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      Spintronics

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      Annual Review of Condensed Matter Physics

      Annual Reviews

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          Magnetic domain-wall racetrack memory.

          Recent developments in the controlled movement of domain walls in magnetic nanowires by short pulses of spin-polarized current give promise of a nonvolatile memory device with the high performance and reliability of conventional solid-state memory but at the low cost of conventional magnetic disk drive storage. The racetrack memory described in this review comprises an array of magnetic nanowires arranged horizontally or vertically on a silicon chip. Individual spintronic reading and writing nanodevices are used to modify or read a train of approximately 10 to 100 domain walls, which store a series of data bits in each nanowire. This racetrack memory is an example of the move toward innately three-dimensional microelectronic devices.
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            Magnetic control of ferroelectric polarization.

            The magnetoelectric effect--the induction of magnetization by means of an electric field and induction of polarization by means of a magnetic field--was first presumed to exist by Pierre Curie, and subsequently attracted a great deal of interest in the 1960s and 1970s (refs 2-4). More recently, related studies on magnetic ferroelectrics have signalled a revival of interest in this phenomenon. From a technological point of view, the mutual control of electric and magnetic properties is an attractive possibility, but the number of candidate materials is limited and the effects are typically too small to be useful in applications. Here we report the discovery of ferroelectricity in a perovskite manganite, TbMnO3, where the effect of spin frustration causes sinusoidal antiferromagnetic ordering. The modulated magnetic structure is accompanied by a magnetoelastically induced lattice modulation, and with the emergence of a spontaneous polarization. In the magnetic ferroelectric TbMnO3, we found gigantic magnetoelectric and magnetocapacitance effects, which can be attributed to switching of the electric polarization induced by magnetic fields. Frustrated spin systems therefore provide a new area to search for magnetoelectric media.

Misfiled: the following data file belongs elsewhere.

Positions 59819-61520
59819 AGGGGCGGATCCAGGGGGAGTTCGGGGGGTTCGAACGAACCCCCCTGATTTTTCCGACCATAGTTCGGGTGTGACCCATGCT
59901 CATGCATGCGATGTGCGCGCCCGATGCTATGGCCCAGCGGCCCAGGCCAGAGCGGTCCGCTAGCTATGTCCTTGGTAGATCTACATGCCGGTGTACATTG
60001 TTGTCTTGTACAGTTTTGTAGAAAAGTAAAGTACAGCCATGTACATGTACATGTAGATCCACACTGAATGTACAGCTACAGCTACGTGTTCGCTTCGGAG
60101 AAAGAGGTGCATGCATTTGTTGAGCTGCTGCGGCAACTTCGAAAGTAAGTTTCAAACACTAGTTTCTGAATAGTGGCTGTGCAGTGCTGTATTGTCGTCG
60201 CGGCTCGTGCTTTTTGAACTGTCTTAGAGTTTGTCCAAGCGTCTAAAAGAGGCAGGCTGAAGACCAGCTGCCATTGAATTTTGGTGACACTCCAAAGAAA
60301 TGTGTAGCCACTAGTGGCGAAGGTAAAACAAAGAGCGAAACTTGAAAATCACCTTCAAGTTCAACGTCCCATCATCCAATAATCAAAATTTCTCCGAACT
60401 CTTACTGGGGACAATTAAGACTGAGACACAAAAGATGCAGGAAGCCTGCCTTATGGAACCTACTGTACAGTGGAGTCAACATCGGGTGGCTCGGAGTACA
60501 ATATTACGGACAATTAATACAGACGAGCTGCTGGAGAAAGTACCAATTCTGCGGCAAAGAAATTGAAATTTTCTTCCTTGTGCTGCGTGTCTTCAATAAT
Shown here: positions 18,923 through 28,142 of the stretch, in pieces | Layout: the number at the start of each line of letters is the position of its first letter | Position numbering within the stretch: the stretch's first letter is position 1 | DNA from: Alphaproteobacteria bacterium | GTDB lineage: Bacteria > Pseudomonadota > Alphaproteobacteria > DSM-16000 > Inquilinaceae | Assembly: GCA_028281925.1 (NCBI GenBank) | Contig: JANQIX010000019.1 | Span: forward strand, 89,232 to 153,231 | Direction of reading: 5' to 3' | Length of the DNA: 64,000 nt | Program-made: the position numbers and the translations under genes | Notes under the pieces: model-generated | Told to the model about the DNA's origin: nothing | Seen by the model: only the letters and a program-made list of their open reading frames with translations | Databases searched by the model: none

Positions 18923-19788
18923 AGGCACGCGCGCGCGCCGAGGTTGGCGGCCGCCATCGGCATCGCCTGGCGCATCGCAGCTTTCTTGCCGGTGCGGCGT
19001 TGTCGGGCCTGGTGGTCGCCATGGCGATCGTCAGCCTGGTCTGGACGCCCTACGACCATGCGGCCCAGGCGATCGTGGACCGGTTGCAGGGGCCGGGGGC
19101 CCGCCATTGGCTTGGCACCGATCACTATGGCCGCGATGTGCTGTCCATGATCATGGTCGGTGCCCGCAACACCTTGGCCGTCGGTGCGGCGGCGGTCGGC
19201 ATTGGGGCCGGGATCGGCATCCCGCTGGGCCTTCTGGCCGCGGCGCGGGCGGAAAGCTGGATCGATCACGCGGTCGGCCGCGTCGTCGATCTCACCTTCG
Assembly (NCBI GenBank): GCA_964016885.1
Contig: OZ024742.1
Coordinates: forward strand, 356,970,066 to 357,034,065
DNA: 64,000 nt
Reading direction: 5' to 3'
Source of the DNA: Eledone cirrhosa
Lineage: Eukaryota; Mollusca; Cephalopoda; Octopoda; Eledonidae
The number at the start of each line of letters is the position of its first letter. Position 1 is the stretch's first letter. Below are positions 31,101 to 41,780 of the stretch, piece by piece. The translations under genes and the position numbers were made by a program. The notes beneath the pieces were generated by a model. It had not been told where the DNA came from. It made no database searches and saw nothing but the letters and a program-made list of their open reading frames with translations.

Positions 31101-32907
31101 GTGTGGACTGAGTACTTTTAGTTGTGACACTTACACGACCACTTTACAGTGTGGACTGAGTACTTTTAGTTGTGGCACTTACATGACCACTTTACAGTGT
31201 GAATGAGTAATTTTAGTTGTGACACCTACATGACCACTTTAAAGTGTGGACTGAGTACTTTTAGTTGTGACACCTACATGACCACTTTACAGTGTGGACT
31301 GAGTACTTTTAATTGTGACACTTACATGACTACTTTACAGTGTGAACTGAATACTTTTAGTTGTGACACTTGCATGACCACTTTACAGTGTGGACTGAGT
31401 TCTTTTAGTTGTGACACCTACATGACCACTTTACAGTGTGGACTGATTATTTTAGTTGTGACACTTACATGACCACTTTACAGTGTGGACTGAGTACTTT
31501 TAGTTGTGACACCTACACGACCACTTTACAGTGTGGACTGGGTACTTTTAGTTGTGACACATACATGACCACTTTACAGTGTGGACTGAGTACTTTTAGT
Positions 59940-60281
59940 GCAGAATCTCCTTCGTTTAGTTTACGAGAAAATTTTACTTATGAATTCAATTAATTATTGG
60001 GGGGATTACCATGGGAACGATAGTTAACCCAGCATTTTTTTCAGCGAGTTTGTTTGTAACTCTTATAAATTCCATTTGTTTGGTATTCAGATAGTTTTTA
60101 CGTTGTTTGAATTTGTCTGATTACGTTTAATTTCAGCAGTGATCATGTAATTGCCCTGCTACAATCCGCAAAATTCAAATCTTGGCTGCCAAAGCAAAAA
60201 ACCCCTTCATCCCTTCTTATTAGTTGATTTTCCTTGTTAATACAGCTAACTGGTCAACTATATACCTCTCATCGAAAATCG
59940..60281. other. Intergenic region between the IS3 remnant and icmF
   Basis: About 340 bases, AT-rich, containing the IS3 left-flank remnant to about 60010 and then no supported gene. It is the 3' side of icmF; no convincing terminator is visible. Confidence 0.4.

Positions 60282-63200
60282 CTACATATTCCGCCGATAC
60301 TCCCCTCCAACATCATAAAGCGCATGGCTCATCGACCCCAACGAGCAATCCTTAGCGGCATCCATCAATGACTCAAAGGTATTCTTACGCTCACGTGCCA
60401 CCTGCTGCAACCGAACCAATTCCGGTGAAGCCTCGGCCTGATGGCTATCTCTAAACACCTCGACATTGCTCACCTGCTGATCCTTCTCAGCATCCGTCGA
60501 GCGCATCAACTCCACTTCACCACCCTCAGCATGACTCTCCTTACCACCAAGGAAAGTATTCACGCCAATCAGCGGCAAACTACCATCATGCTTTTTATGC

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              Spintronics: Fundamentals and applications

              Spintronics, or spin electronics, involves the study of active control and manipulation of spin degrees of freedom in solid-state systems. This article reviews the current status of this subject, including both recent advances and well-established results. The primary focus is on the basic physical principles underlying the generation of carrier spin polarization, spin dynamics, and spin-polarized transport in semiconductors and metals. Spin transport differs from charge transport in that spin is a nonconserved quantity in solids due to spin-orbit and hyperfine coupling. The authors discuss in detail spin decoherence mechanisms in metals and semiconductors. Various theories of spin injection and spin-polarized transport are applied to hybrid structures relevant to spin-based devices and fundamental studies of materials properties. Experimental work is reviewed with the emphasis on projected applications, in which external electric and magnetic fields and illumination by light will be used to control spin and charge dynamics to create new functionalities not feasible or ineffective with conventional electronics.
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                Author and article information

                Journal
                Annual Review of Condensed Matter Physics
                Annu. Rev. Condens. Matter Phys.
                Annual Reviews
                1947-5454
                1947-5462
                August 10 2010
                August 10 2010
                : 1
                : 1
                : 71-88
                Article
                10.1146/annurev-conmatphys-070909-104123
                © 2010

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